The Magician's Apprentice
Can an author actually plagiarise herself?
The Magician's Apprentice is set a few hundred years before Trudi Canavan’s remarkably good Black Magician series, and covers the founding of the Magician’s Guild. (Magicians in the Guild’s universe are basically energy-manipulators, capable of healing and fighting.) It follows the life of Tessia – a natural magician – as she discovers her magic powers, develops her skills and is finally plunged into war.
It reads like a considerably inferior version of the original books. Tessia has the same basic background as the first heroine and sounds very similar, at least to my reading eyes. She has an interesting relationship with her master and a predicable relationship with one of her fellow apprentices. The other characters aren’t much better defined; they just didn’t grab my attention the way that some of the characters from the first series did. The addition of a feminist subplot and bursts of political commentary only detract from the original plotline, although it isn’t that much of a problem. The book rarely becomes exciting.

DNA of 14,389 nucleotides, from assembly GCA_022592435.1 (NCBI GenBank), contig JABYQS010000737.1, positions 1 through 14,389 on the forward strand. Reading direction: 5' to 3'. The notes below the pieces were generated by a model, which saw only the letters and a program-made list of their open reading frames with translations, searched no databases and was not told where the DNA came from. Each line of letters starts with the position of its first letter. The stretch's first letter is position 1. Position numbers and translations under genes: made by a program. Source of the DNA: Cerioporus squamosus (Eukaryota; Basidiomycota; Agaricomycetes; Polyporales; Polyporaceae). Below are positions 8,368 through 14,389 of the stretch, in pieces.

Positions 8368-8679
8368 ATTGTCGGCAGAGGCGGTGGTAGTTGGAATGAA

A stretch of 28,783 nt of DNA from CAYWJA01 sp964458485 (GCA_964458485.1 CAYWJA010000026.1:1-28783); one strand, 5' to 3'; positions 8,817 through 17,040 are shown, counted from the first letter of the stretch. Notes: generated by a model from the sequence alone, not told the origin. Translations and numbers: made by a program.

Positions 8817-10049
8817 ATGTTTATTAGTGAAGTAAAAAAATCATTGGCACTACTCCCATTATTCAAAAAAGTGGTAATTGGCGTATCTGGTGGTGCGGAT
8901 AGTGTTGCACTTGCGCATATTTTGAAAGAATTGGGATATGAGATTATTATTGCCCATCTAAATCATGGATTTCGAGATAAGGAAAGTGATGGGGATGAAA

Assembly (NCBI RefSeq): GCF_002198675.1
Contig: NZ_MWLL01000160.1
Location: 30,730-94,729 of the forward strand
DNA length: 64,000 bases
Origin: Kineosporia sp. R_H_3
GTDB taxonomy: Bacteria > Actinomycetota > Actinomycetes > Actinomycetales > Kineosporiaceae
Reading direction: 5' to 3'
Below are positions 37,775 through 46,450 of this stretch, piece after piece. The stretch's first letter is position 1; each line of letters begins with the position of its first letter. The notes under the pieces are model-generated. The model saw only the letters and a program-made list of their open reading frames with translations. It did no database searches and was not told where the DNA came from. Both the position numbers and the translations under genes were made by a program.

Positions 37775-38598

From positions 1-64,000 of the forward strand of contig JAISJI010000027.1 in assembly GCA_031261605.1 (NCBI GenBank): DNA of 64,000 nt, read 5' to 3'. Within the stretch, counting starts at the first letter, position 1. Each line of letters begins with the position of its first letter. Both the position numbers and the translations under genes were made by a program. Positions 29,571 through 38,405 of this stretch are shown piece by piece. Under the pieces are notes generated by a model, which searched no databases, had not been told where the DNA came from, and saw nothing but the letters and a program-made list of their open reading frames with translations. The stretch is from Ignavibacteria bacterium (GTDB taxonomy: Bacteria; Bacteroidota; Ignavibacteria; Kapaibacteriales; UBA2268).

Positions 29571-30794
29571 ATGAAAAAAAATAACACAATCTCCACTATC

The magicians are also stupid, not a term I use lightly. The tactics in the book consist largely of two sides blasting away at each other, rather than any attempt to use subtle tactics against the opposing side. There are some interesting developments of magic – the good guys cooperate, the bay guys cannot – but a halfway competent sniper, using a bow and arrow, could have wiped out both sides in an afternoon. One of the apprentices shows more military skill than his masters and is rebuked for it, rather than being applauded. Large parts of the war scenes consist of arguments about how to proceed and trailing the enemy magicians across the land. And, when the end comes, the enemy caves far too rapidly.
The book does have some entertaining moments, to be fair, but overall it’s not worth more than two stars.